(1) You must reasonably describe the records you seek. This means that you must provide enough detail to enable OPIC personnel, using reasonable efforts, to locate the records. Whenever possible, your request should include specific information about each record sought, such as the date, title or name, author, recipient, and subject matter. Any request that does not reasonably describe the records sought will not be considered received by OPIC until the request is clarified. If your request does not reasonably describe the records you seek, OPIC will make reasonable efforts to contact you and tell you what additional information you need to provide in order to clarify your request. You then will have an opportunity to modify your request to meet the requirements of this section. Any time you spend clarifying your request (discussing your request with OPIC and preparing a revised request) is excluded from the 20 working-day period (or any extension of this period) that OPIC has to respond to your request.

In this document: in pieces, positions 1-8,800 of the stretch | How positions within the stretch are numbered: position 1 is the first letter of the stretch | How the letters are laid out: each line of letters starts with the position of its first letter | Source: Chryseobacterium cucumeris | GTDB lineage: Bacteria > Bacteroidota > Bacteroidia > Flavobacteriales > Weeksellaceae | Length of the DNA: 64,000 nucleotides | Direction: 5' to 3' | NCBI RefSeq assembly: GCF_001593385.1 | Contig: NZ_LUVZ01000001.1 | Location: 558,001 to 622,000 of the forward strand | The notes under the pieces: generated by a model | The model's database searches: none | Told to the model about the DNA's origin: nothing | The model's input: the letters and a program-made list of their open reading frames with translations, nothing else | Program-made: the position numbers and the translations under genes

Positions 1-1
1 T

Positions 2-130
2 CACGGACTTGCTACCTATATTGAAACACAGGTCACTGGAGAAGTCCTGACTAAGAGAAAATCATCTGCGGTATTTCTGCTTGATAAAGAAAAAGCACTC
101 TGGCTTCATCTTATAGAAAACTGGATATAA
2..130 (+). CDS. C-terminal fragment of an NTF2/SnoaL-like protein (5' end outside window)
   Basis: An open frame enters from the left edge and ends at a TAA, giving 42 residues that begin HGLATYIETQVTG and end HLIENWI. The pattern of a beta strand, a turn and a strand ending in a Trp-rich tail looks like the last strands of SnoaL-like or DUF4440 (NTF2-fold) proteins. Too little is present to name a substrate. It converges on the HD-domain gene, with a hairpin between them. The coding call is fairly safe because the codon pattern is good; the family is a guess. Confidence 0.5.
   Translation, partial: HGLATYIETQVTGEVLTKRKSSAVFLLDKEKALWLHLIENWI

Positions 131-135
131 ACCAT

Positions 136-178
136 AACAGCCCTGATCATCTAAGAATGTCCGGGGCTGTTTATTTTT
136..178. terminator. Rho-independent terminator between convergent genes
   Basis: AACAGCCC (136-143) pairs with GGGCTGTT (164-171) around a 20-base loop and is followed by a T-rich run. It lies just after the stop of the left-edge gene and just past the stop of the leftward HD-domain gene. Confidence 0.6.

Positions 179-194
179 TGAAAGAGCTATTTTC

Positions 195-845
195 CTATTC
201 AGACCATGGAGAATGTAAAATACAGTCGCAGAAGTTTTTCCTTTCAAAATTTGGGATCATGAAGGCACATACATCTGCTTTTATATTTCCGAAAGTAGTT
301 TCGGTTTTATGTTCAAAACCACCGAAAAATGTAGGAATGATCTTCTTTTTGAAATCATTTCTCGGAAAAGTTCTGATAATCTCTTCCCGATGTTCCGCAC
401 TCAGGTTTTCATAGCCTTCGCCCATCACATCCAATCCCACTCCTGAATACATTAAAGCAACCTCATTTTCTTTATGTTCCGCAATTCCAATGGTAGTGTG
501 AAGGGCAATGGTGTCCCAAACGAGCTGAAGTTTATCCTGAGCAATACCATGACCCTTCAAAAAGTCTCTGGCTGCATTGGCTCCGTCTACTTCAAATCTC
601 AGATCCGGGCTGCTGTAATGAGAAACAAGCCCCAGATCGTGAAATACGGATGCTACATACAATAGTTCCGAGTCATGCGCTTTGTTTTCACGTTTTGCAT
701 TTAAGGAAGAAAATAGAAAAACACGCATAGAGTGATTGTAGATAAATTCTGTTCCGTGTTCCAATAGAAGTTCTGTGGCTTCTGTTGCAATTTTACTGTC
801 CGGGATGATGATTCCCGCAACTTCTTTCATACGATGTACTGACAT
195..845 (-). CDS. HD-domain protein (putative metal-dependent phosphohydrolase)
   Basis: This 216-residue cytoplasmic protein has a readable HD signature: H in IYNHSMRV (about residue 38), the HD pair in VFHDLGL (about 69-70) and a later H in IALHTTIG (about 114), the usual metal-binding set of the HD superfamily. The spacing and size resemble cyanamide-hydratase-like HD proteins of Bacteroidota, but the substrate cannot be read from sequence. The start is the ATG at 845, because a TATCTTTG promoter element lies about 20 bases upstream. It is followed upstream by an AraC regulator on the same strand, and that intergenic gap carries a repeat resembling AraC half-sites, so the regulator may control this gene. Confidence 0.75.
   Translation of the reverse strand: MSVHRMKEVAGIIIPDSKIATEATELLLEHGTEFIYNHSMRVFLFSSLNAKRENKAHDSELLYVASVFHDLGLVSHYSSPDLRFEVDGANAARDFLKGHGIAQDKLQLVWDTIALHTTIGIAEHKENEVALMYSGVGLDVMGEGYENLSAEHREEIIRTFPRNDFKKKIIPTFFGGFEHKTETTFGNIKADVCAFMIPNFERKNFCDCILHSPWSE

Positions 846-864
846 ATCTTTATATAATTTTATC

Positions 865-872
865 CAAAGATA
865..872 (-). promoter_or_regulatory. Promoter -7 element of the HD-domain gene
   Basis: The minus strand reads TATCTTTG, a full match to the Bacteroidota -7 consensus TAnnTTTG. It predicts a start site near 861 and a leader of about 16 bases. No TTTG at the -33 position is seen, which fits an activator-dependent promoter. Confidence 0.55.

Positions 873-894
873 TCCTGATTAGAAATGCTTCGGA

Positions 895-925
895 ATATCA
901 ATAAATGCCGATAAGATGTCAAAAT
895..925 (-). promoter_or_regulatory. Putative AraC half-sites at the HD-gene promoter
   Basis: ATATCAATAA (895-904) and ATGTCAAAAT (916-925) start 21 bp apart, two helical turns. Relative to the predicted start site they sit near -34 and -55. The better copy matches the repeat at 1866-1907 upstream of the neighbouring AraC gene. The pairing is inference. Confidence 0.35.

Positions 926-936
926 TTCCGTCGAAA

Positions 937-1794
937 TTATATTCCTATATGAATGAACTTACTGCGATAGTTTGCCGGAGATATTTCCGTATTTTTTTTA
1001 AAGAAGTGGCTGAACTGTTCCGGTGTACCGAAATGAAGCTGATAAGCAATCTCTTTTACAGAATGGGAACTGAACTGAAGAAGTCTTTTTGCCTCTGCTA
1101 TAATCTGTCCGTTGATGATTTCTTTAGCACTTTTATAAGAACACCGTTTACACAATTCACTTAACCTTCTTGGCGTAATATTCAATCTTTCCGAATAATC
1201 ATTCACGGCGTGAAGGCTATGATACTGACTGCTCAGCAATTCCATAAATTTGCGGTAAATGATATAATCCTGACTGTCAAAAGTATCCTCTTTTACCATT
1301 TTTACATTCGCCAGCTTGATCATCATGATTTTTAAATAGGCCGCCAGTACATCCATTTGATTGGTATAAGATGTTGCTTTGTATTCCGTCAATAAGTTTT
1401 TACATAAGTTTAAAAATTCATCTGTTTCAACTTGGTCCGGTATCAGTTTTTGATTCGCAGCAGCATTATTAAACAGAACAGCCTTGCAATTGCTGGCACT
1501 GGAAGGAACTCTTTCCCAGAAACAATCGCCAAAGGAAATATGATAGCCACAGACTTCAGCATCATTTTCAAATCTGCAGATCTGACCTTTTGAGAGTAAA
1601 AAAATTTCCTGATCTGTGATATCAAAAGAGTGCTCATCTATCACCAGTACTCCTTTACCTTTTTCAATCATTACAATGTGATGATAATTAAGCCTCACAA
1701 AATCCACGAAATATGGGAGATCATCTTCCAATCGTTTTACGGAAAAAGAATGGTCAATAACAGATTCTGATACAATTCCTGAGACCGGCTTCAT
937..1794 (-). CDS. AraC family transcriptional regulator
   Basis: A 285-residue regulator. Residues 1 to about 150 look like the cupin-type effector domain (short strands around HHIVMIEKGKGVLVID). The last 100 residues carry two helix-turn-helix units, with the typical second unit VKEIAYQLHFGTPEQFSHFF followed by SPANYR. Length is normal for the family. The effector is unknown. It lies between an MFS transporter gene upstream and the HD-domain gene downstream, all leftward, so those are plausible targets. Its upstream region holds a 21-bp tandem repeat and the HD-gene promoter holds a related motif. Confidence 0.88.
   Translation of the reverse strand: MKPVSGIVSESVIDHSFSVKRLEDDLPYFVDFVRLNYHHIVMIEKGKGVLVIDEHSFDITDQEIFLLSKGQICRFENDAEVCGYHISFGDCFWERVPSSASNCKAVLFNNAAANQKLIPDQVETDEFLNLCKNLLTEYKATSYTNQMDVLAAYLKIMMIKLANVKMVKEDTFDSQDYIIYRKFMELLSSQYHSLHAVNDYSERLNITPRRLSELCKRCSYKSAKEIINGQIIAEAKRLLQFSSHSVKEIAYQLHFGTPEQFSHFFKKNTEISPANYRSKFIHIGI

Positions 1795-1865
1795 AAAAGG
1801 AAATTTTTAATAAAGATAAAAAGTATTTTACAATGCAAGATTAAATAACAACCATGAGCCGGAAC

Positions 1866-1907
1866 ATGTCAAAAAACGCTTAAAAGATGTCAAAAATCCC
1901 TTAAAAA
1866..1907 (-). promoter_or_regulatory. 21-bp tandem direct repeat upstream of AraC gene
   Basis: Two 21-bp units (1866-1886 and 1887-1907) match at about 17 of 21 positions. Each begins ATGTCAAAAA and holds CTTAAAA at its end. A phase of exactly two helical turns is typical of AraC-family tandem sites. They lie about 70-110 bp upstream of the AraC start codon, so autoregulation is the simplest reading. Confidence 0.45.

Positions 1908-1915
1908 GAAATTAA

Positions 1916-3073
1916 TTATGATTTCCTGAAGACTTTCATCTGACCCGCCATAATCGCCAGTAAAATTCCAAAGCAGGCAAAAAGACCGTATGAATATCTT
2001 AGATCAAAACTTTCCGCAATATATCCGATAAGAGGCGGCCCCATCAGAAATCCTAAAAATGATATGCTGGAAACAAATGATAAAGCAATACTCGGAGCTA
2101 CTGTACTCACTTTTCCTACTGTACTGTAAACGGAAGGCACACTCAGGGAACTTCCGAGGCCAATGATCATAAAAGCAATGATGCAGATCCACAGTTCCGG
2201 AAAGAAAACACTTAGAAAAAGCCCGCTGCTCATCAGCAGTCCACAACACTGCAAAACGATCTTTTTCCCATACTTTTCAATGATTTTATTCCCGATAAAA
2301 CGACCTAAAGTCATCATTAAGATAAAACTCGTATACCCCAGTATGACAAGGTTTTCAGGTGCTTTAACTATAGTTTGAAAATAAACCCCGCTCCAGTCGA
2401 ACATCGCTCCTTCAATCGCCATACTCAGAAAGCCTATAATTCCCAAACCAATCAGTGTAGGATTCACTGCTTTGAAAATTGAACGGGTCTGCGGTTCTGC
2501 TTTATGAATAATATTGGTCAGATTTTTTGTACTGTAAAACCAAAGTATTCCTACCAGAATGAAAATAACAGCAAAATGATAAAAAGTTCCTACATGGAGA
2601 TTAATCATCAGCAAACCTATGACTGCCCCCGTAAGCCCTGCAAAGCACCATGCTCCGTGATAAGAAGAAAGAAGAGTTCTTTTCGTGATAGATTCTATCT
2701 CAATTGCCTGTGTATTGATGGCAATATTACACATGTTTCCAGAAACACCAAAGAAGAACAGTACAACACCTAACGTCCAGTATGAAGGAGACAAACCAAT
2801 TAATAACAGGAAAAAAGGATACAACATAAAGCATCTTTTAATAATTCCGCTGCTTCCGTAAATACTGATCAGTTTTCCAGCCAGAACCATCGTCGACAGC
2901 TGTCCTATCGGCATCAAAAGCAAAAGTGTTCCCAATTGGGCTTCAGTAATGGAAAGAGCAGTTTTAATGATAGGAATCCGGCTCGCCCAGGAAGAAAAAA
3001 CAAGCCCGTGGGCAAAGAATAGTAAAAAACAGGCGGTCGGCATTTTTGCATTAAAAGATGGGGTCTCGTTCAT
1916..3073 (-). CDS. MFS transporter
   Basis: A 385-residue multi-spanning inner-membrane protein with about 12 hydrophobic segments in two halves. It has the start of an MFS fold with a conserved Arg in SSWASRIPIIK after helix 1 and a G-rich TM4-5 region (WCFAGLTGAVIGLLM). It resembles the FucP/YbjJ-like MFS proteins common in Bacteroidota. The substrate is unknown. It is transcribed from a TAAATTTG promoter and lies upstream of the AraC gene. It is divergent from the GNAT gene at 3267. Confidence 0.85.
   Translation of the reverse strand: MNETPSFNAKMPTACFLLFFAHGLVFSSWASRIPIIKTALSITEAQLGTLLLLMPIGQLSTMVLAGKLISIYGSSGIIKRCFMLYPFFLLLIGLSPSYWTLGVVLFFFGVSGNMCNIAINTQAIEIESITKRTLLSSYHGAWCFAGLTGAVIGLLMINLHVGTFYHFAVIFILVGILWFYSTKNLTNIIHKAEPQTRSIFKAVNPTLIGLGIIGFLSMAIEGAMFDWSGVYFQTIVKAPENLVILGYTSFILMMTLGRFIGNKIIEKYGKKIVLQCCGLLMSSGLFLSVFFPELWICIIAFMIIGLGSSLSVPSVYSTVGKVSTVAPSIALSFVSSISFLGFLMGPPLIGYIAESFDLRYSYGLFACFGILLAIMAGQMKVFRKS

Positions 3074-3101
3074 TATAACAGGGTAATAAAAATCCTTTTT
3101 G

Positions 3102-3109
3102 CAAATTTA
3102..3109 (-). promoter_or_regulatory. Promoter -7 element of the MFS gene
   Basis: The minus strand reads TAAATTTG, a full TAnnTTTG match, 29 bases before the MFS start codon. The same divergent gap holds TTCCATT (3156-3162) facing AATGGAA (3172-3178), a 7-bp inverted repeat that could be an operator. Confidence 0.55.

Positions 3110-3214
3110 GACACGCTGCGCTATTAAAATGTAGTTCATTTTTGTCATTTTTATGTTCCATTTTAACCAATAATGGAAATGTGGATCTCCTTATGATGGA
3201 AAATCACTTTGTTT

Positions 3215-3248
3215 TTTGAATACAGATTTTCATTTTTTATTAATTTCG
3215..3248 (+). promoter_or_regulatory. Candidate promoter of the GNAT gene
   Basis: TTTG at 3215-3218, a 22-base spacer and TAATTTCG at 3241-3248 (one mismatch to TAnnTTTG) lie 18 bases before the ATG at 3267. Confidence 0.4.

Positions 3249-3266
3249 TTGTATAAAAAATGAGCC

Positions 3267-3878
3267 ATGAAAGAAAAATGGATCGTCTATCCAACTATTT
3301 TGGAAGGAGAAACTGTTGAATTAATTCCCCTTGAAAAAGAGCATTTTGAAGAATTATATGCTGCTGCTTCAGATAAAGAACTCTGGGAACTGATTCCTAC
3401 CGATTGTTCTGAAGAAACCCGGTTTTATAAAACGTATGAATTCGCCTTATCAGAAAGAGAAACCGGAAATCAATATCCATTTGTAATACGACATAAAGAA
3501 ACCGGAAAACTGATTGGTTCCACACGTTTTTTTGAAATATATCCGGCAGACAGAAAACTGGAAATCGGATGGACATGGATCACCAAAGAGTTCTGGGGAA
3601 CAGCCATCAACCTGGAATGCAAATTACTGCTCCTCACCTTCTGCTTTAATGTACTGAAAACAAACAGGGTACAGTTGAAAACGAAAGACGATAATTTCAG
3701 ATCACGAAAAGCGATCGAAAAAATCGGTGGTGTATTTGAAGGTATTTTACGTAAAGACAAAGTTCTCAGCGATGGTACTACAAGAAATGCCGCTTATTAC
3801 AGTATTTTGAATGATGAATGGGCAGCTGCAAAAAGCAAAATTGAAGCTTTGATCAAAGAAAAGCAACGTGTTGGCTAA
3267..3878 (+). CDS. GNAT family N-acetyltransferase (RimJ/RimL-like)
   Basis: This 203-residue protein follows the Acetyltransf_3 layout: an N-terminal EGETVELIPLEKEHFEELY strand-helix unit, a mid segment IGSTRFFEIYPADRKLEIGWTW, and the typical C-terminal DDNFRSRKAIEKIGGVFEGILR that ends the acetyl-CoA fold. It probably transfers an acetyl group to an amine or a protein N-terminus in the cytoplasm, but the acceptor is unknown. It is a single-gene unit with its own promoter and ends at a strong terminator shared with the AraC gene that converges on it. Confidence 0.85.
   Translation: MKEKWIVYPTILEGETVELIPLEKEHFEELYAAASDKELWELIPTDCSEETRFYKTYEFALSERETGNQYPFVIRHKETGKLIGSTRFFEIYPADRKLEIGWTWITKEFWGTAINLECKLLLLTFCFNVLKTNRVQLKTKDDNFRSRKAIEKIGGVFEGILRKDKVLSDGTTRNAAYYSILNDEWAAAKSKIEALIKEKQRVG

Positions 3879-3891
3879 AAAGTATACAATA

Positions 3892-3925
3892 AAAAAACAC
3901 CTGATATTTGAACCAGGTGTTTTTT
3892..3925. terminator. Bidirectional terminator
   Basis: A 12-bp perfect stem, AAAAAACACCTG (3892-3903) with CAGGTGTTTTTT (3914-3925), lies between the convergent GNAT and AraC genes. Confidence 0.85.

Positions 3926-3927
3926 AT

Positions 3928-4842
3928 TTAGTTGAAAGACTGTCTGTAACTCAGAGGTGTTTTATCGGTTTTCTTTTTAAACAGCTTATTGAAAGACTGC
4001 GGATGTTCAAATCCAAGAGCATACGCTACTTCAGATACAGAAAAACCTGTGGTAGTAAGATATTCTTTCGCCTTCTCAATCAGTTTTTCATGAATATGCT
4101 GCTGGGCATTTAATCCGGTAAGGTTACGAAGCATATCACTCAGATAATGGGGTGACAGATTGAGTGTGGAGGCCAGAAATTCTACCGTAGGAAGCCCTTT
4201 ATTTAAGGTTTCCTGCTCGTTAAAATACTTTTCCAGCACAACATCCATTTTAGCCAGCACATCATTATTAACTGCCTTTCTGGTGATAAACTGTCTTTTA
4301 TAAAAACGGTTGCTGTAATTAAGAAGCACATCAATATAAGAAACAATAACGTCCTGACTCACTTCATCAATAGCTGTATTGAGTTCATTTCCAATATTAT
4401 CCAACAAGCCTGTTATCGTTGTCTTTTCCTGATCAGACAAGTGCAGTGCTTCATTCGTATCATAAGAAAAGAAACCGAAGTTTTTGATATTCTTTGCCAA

(2) You must state the format (e.g., paper, computer disk, etc.) in which you would like OPIC to provide the requested records. If you do not state a preference, you will receive any released records in the format most convenient to OPIC.
(3) You must include your mailing address and telephone number. You may also provide your electronic mail address, which will allow OPIC to contact you quickly to discuss your request and, in some instances, to respond to your request electronically.
(4) You must state your willingness to pay fees under this Part or, alternately, your willingness to pay fees up to a specified limit. If you believe that you qualify for a partial or total fee waiver under § 706.35(a), you should request a waiver and provide justification as required by § 706.35(b). If your request does not contain a statement of your willingness to pay fees or a request for a fee waiver, OPIC will advise you of the requirements of this paragraph. If you fail to respond within ten working days of such notification, OPIC will stop processing your request.
(a) General. The FOIA requires OPIC to respond within twenty working days after the date on which OPIC's FOIA Office received the request.
(b) Order of processing. Generally, OPIC responds to FOIA requests in the order in which they are received.